Mercedes Benz GLC 300 4Matic

Launch impressions on the German car maker’s latest model.

Queenslanders in the habit of adding ‘hey’ at the end of their sentences could find themselves annoyed by the latest in-car infotainment system fitted to the revamped Mercedes-Benz GLC range.

‘Hey Mercedes’ is a central part of the Mercedes-Benz User Experience (MBUX) system being rolled out across the German car maker’s entire range and is seen most recently in its facelifted GLC SUV.

Functionally, the system is like the Siri virtual assistant on an Apple iPhone, in that it’s a voice operated digital assistant that responds to the ‘Hey Mercedes’ command. Unlike Sir, however, However, the Mercedes virtual assistant controls dozens of commonly used vehicle systems, including phone calls, radio volume, air-conditioning and navigation.

It’s all staggeringly clever, but as we discovered during the facelifted model’s recent launch, it can be a little trigger-happy, offering help whenever the word ‘Mercedes’ is mentioned in passing conversation. One wonders, then, how it might fare in the Sunshine State, where sentences are often ended with an ‘hey’ or ‘ay’.

If voice control isn’t your cup of tea, you can achieve the same purpose via small finger pad controls on the steering wheel, which toggle through menus in the main instrument cluster and the central touchscreen. You can also use a mouse-pad like touch-pad on the centre console or the touch control centre screen itself to access the car’s computerised sub-menus.

MB GLC 300 interior

Other big news in this mid-life revamp of Benz’s best-selling SUV is the deletion of a diesel engine option. In a sign of what’s to come from many European car makers, Benz has dropped the previous generation GLC250d and GLC350d from both standard and coupe body styles, replacing them with a plug-in hybrid and two revised turbo petrol power plants.

We drove the updated GLC200 and GLC300 turbo petrol four-cylinder models at launch, both now spruiking a handy dollop more power and torque than the GLC200 and GLC250 they replace.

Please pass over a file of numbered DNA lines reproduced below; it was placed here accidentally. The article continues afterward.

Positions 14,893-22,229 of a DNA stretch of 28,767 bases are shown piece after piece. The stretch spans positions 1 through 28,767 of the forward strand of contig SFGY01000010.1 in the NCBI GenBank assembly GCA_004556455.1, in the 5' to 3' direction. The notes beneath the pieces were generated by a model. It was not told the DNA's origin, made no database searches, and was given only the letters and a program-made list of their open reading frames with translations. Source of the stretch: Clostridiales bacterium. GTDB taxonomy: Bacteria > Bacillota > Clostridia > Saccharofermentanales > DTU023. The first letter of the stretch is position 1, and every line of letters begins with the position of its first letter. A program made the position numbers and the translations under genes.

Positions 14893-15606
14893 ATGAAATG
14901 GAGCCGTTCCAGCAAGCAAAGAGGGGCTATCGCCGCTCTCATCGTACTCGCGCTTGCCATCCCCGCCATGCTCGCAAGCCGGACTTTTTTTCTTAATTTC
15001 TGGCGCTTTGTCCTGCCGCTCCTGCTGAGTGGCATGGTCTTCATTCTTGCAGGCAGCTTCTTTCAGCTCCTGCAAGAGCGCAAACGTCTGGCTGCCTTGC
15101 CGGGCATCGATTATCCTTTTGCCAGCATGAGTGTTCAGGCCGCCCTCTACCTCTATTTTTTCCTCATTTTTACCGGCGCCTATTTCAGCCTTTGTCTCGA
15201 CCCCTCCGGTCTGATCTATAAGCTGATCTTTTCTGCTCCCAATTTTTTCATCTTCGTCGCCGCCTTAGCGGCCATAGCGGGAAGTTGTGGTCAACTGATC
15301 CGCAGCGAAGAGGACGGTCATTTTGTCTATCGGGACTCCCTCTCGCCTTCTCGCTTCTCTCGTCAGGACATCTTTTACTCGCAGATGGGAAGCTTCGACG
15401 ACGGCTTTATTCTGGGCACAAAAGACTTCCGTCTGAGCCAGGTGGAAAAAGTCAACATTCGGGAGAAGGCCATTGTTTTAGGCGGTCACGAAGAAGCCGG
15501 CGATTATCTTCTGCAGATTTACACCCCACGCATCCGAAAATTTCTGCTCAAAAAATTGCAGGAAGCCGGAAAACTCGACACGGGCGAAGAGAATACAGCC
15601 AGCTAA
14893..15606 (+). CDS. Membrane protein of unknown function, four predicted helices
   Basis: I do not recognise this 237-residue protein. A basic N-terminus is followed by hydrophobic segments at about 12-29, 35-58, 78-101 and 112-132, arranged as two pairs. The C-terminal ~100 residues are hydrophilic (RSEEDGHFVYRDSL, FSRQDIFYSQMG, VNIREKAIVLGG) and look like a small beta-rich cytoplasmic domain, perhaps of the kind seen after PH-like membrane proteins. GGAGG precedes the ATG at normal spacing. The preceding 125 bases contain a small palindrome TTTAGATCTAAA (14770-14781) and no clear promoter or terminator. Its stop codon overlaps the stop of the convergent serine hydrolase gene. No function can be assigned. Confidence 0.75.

There are more models coming, including the AMG GLC 43 and GLC 63S (Q1 2020), a plug-in hybrid GLC 300 e 4Matic (Q2 2020), as well as three coupe models equipped with the 300 and AMG powertrains. When complete by the second quarter of next year the full range will stretch to eight, ranging in price from the GLC200 at $66,100, to the range-topping AMG C63 S 4Matic+ Coupe at $168,100.

The GLC 200 (145kW/320Nm) and GLC 300 (190kW/370Nm) get the same 2.0-litre direct-injection and turbocharged four-cylinder engine, albeit in different states of tune. In either case the engine is exceptionally smooth, working seamlessly with an impressive nine-speed automatic to shift the GLC’s circa 1800kg kerb weight with ease.

With its extra 45kW and 50Nm the GLC 300 is arguably the better choice for open-road driving, although its extra power and standard all-wheel system means its 8.1 litres/100km fuel consumption is marginally higher than the two-wheel drive GLC 200’s 7.8 litres/100km. The former also comes standard with 20-inch wheels which are firmer riding than the 19s on the GLC 200.

Standard equipment lists on even the base GLC 200 are extensive with the extra $11,600 for the GLC 300 adding all-wheel drive, 20-inch wheels, keyless go, wireless phone charging, multi-beam LED headlights (with adaptive high beam), running boards, rear privacy glass and a Driver Assistance Package packed with potentially life-saving active safety features.

KEY STATS:

  • MLP: $77,700 (plus on-road costs)
  • ENGINE: 2.0-litre, turbo-petrol 4-cyl
  • ANCAP SAFETY RATING: 5 Star (tested 2015)
  • TAILPIPE CO2 (g/km): 181

FOR:

Build quality, dynamics, performance and efficiency of petrol engines

AGAINST:

Price, occasionally brittle ride, engines require 98 RON fuel, need to upgrade to get the best safety features 

Story: Ged Bulmer